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The ups and downs of high blood pressure:
What it all means

This simple measure, obtained routinely on any doctor’s office visit, is often taken for granted
or misunderstood. Sure, it goes high and poses risk for heart disease.
So what more is there to say?

But, take a closer look, and you realize that this boring, routine measure really represents a phenomenal source of insight into heart health


Anatomy of blood pressure

The heart squeezes, or contracts, at the start of each heartbeat. Contraction lasts only a fraction of a second. Rapid contraction forces about 90 cc of blood (about 1/3 cup) up, pushing the aortic valve open, and blood passes up into the aorta and rapidly distributes upward to the brain (via the carotid arteries on either side of the neck), the arms, and downward to the abdomen, pelvis, and legs. The force of heart contraction and its distribution to the body is measured as systolic pressure, or the top number in blood pressure.

As the 90 cc or so of ejected blood distributes rapidly throughout the body, pressure in all the arteries drops over the ensuing half second, and the aortic valve closes. This resting phase of blood pressure is measured as diastolic pressure.

Unlike a river, which flows continuously downstream, blood flow is pulsatile, with ebb and flow driven by pumping heart muscle. This cycle repeats itself 60 or so times each minute, every time your heart beats. Thus, blood pressure is the driving force within the arteries of the body, literally the hydraulic pressure that drives blood flow to all organs.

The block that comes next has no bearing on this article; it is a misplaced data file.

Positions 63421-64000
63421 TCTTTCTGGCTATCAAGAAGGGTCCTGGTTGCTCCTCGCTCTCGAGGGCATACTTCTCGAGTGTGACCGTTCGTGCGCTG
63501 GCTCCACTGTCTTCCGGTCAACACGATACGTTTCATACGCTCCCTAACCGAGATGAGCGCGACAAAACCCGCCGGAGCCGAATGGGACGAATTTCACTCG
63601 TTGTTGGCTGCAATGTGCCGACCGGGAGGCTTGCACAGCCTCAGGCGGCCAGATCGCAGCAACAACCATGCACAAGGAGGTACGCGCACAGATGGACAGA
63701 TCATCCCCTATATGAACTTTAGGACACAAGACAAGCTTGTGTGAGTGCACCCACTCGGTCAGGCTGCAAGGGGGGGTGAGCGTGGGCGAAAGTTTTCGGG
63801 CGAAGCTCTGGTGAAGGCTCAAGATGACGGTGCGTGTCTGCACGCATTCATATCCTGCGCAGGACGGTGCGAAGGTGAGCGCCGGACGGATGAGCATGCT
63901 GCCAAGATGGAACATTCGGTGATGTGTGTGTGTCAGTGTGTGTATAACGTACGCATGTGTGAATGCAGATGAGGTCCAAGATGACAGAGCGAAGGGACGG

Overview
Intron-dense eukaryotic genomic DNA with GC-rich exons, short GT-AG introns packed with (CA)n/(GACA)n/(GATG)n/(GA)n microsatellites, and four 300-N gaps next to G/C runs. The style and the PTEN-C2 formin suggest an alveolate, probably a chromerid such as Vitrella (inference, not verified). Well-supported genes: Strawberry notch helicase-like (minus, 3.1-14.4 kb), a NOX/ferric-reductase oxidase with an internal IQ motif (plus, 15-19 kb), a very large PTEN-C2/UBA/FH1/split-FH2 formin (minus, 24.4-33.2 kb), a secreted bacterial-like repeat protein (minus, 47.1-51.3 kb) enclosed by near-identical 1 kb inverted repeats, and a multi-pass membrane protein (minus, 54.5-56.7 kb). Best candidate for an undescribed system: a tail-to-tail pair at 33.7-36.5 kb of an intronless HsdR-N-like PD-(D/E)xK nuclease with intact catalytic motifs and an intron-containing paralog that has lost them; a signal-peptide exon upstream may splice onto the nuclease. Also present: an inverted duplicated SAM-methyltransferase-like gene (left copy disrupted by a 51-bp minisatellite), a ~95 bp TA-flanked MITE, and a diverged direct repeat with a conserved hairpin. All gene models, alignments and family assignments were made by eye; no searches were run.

Just understanding these basic phenomena behind blood pressure allows us to immediately surmise some ways blood pressure can show evidence of dysfunction:

  • If the volume of blood contained in the entire circulation is increased (e.g., fluid retention resulting from excessive sodium in the diet or poor kidney function), then the volume of blood ejected from the heart increases and the entire network of arteries and veins in the body are filled towards greater distention, raising systolic pressure.
  • If the volume of blood contained in the entire circulation is decreased (e.g., dehydration, hemorrhage), then systolic pressure will drop. This is hypotension, the opposite of hypertension.
  • A factor that affects both systolic and diastolic pressure is the flexibility, or “give,” of the arteries of the body. Soft, flexible arteries expand with the increased blood volume of systole and relax with diastole. Rigid arteries can’t accommodate the increased volume of systole, nor relax with diastole; this is common in arteries lined with semi-rigid atherosclerotic plaque (often appropriately called “hardening of the arteries”) or with any condition that simply adds rigidity to the artery walls.
  • If the aortic valve is leaky, and blood flows backward back into the heart during diastole, then diastolic pressure drops to abnormal levels, e.g., 50 mmHg, indicating abnormally rapid distribution of blood.

We require pressure sufficient to feed organs adequately and meet their varied needs, including under conditions of increased demand (e.g., walking on a treadmill, digesting dinner, sexual activity, etc.).

What we do not want is pressure so high that it scratches, scrapes, and gouges the fine lining along the length of arteries. Repeated injury leads to scarring, thickening, and, eventually, atherosclerosis.

With all that said, what is a normal blood pressure? What combination of contractile systolic and relaxation diastolic pressures represent an optimal balance between providing sufficient flow yet not incurring damage? That may be among the most contentious of questions. And what if what is widely regarded as “normal” blood pressure is really high blood pressure?

What if “normal” blood pressure is really high blood pressure?

“Oh, no. I don’t have high blood pressure,” declared Ron after I informed him that his pressure of 138/78 was on the high side. “Lots of times I take it and it’s lower than that, like 120 or 130.”